Tohar Zamir Social Science
Pico-Robertson: How External Constraints, Ethnic Economies, and Resource Extraction Created a Dense Jewish Enclave.
Scholars JournalThis work, based on archival, interview, and geospatial research, will clarify the formation of the dense, walkable Pico-Robertson Jewish ethnic enclave in Los Angeles – defying LA’s suburban sprawl – and the origin of the community’s status by studying the relationship between de jure segregation, intrinsic “pull-factors'' for immigrant communities, racialization in Los Angeles, and the oil industry’s pervasive resource extraction. Said scholarship concerns what Tohar dubs the Kosher Economy: the interactions in Jewish communities that necessitate dense, walkable, and clustered communities. This study stands to inform growing movements towards dense urbanization in Los Angeles, and provides the opportunity to study a rare historically-walkable neighborhood of the city, resisting the car-dependent urban regime. With research culminating in an honors thesis in Geography, Zamir seek to interrogate why Pico-Robertson has assumed its unique shape.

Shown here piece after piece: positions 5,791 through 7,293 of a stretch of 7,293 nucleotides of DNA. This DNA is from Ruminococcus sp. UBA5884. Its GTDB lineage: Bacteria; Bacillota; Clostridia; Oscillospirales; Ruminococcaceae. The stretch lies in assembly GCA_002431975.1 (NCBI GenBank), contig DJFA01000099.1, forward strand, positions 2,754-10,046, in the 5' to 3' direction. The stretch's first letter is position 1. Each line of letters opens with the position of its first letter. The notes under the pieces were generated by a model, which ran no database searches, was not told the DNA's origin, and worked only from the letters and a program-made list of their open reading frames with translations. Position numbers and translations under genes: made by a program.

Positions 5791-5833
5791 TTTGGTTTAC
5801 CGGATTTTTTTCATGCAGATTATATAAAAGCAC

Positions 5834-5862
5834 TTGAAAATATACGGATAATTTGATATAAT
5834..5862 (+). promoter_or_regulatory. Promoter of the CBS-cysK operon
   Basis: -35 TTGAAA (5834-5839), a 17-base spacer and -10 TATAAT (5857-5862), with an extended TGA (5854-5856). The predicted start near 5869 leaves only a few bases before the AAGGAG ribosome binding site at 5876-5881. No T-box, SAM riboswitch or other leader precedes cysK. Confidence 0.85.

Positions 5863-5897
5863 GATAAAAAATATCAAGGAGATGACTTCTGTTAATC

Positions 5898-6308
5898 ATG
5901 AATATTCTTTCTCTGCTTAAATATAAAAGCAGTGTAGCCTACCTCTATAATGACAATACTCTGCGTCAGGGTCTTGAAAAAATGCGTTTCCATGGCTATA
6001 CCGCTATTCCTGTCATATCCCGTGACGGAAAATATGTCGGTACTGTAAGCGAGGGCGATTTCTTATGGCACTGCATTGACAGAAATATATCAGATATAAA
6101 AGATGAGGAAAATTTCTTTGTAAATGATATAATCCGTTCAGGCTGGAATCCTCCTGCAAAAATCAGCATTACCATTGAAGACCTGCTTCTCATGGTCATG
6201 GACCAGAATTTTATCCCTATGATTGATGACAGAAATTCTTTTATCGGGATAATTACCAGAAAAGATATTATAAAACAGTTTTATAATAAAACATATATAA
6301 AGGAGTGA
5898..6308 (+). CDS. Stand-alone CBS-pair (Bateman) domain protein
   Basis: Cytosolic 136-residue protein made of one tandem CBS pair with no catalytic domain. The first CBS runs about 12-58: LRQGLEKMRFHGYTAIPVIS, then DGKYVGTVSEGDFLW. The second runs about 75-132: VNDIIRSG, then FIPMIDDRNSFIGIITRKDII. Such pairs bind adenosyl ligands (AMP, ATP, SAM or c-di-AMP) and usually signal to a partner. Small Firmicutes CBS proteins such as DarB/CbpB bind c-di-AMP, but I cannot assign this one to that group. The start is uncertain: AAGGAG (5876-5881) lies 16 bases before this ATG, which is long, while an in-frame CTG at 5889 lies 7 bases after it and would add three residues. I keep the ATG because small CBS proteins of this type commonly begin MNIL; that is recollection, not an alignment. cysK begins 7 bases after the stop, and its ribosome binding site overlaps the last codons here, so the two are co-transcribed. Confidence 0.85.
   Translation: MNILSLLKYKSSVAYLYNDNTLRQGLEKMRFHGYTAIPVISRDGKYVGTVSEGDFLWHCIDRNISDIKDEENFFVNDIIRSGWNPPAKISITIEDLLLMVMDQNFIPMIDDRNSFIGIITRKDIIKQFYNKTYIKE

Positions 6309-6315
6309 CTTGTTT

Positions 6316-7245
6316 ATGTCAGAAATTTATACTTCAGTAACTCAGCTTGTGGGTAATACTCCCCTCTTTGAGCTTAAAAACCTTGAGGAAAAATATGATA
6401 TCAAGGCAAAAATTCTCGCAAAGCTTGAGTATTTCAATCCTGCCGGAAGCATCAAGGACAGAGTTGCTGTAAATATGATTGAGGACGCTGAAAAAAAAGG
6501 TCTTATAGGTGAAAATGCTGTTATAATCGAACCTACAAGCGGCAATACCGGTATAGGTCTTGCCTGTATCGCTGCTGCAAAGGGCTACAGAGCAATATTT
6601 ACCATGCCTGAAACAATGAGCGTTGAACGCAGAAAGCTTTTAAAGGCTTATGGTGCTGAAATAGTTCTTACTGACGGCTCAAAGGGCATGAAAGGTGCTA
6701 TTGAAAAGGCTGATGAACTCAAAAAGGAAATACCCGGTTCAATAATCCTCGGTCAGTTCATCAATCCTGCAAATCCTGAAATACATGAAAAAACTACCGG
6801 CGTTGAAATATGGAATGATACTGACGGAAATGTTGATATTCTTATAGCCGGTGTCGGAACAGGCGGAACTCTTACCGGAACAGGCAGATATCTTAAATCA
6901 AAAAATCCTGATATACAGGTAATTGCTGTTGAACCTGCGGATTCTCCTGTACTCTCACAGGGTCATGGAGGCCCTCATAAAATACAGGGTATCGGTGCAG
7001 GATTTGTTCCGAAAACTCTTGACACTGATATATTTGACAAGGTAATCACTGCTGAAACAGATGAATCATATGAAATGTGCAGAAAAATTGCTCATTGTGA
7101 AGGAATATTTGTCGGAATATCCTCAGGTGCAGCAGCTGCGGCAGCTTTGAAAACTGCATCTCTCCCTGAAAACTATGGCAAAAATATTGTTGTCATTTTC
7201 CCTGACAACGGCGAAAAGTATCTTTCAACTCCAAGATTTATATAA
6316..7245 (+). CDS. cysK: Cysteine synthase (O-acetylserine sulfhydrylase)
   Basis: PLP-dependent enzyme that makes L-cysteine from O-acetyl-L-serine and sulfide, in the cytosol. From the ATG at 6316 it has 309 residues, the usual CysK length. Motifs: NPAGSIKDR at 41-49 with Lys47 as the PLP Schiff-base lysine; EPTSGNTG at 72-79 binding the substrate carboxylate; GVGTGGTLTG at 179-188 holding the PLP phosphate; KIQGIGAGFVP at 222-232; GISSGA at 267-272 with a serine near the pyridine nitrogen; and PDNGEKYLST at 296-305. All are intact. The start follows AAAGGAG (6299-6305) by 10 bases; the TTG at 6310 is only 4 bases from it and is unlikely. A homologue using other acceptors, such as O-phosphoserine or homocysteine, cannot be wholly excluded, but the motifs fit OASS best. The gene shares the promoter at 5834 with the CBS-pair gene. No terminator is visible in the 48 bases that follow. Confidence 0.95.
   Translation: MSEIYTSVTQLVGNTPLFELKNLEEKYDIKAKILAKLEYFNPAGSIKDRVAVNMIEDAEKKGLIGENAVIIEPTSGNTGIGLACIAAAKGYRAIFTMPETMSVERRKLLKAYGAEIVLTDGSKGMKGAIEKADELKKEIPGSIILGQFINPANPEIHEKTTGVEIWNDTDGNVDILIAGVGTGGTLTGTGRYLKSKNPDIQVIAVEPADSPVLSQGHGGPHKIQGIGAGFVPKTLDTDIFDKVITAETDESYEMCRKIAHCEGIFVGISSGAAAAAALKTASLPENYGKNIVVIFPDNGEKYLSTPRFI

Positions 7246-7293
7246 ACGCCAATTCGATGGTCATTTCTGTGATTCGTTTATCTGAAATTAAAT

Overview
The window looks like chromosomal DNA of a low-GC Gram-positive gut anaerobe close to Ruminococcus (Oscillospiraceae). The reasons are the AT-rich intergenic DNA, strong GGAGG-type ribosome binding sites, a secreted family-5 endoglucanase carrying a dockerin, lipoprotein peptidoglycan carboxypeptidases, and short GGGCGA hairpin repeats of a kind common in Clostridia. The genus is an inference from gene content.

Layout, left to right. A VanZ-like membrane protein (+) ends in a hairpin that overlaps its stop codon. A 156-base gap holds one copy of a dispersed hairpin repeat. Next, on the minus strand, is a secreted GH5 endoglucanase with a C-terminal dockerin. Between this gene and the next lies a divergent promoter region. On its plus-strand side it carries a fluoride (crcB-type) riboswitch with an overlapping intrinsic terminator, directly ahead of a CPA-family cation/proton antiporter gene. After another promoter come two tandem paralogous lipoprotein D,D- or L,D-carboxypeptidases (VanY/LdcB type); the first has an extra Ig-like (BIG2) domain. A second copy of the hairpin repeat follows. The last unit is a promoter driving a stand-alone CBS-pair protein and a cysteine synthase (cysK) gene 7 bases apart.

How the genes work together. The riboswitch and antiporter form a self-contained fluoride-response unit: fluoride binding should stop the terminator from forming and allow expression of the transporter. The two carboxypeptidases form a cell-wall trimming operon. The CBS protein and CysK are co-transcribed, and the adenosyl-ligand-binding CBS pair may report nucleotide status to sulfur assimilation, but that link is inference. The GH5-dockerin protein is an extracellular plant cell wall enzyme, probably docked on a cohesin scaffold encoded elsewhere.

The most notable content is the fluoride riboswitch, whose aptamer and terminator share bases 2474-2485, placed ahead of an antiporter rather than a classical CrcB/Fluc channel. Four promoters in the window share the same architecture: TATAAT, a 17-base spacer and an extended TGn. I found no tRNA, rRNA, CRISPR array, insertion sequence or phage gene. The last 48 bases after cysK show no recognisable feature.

Major: Geography and Political Science
Mentor: Jovan Lewis, Geography